If you want to change others’ opinions or positions—especially a buyer’s from “no” to “yes”—then understand two things:
1. You must provide reasons in the best interest of the buyer. Consequently, helping you out, giving you money, and making better use of your time are not exactly compelling arguments. But elevating the buyer’s status, saving the buyer’s time, increasing leverage, and meeting goals are.
2. An emotional approach is far more effective than a rational approach. Except for the most severe analytic personality, appealing to visceral needs will far outweigh appealing to logical needs. Telling me that I’ll surpass my objectives is fine, but suggesting that I’ll be seen as an innovator, thought leader, and originator is quite another. Telling me I’ll save quite a bit of time is appealing, but telling me I’ll be able to see my kids’ soccer games and dance recitals is far more powerful.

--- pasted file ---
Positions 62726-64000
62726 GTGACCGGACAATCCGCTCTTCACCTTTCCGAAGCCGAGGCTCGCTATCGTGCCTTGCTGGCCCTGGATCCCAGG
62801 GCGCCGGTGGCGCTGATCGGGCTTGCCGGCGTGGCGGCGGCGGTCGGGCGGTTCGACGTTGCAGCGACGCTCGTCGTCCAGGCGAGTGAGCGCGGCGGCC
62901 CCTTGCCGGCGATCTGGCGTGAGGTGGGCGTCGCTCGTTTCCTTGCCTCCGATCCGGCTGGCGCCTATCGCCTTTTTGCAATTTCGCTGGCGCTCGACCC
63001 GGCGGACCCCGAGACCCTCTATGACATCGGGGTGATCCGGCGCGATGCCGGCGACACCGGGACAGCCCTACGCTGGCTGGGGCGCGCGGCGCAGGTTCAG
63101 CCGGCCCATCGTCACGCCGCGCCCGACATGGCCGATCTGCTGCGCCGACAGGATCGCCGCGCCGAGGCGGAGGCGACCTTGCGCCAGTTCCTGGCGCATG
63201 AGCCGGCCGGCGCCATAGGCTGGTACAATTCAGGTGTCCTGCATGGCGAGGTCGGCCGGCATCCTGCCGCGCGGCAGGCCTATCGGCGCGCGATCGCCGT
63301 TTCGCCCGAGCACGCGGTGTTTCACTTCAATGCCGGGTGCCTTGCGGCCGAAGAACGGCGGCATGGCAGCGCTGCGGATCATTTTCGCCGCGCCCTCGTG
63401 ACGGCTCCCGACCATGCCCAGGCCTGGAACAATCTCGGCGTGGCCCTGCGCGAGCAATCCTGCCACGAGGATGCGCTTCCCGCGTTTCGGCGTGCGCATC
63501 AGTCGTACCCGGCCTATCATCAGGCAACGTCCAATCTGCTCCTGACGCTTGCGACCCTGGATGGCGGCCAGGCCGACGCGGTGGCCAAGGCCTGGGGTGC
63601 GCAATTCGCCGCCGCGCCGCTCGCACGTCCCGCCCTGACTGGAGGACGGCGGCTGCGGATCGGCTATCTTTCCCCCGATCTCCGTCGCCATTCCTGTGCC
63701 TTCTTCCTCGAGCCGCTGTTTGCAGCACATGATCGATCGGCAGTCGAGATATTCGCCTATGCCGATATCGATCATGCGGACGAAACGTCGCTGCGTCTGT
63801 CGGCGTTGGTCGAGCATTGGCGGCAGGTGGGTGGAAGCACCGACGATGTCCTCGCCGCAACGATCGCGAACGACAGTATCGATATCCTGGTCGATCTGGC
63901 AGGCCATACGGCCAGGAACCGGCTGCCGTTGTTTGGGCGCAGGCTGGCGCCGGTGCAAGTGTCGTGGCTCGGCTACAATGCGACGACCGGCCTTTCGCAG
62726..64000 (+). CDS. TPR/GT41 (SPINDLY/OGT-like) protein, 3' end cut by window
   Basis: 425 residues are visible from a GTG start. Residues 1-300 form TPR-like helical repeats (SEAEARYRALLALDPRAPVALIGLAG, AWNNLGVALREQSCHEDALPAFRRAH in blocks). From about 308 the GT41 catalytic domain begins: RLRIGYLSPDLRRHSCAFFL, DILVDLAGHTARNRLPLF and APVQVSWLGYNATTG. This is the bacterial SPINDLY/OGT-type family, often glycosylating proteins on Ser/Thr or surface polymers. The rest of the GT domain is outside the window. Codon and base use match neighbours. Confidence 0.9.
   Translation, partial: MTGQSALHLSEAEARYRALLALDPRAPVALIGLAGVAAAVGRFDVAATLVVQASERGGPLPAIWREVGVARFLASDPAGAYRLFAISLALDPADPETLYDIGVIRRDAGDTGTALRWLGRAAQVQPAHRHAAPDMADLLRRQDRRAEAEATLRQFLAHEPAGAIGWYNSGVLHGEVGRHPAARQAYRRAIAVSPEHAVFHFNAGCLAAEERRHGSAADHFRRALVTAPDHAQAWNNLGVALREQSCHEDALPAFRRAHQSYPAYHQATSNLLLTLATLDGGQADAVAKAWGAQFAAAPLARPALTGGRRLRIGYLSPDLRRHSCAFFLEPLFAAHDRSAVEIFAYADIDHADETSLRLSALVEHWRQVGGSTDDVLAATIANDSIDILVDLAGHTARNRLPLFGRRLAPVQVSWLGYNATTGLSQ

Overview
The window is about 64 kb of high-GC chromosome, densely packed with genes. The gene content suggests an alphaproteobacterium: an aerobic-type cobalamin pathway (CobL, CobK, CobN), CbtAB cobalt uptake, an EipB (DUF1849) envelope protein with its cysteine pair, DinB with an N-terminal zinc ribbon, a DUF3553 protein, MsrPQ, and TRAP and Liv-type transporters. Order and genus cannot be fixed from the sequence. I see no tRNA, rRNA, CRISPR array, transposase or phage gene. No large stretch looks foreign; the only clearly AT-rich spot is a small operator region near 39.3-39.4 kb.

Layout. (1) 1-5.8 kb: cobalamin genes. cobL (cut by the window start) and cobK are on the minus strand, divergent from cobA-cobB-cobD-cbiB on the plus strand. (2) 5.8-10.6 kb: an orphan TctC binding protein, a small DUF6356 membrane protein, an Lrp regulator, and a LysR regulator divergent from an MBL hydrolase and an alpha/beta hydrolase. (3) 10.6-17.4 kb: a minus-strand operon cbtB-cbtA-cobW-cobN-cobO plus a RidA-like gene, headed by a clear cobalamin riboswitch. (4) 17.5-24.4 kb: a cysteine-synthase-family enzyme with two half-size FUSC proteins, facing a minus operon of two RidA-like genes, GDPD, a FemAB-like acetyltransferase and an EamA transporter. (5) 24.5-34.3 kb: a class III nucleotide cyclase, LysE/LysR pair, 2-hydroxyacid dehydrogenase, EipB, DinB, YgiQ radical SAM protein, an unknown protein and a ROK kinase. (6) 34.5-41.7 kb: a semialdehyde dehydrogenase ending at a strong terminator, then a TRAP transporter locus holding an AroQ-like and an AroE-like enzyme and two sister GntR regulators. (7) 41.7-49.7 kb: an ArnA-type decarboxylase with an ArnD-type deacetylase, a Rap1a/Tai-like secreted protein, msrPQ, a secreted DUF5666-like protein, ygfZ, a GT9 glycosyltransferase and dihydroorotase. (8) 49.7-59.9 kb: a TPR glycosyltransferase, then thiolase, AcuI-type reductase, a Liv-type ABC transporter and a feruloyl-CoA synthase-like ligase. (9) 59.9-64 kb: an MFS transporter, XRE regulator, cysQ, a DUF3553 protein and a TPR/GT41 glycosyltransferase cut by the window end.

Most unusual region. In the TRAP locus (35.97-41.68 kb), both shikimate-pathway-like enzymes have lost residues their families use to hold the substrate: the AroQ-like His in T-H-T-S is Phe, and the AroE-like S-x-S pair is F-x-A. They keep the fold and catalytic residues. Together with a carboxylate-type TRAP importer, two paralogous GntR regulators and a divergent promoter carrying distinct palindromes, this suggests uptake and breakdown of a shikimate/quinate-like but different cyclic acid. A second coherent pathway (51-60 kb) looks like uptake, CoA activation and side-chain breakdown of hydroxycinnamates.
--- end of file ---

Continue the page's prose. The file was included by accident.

Put yourself in the other person’s shoes and ask what would most convincingly and rapidly change their mind. About 9.9 times of out 10 it’s about meeting or surpassing a personally important goal or need.
© Alan Weiss 2013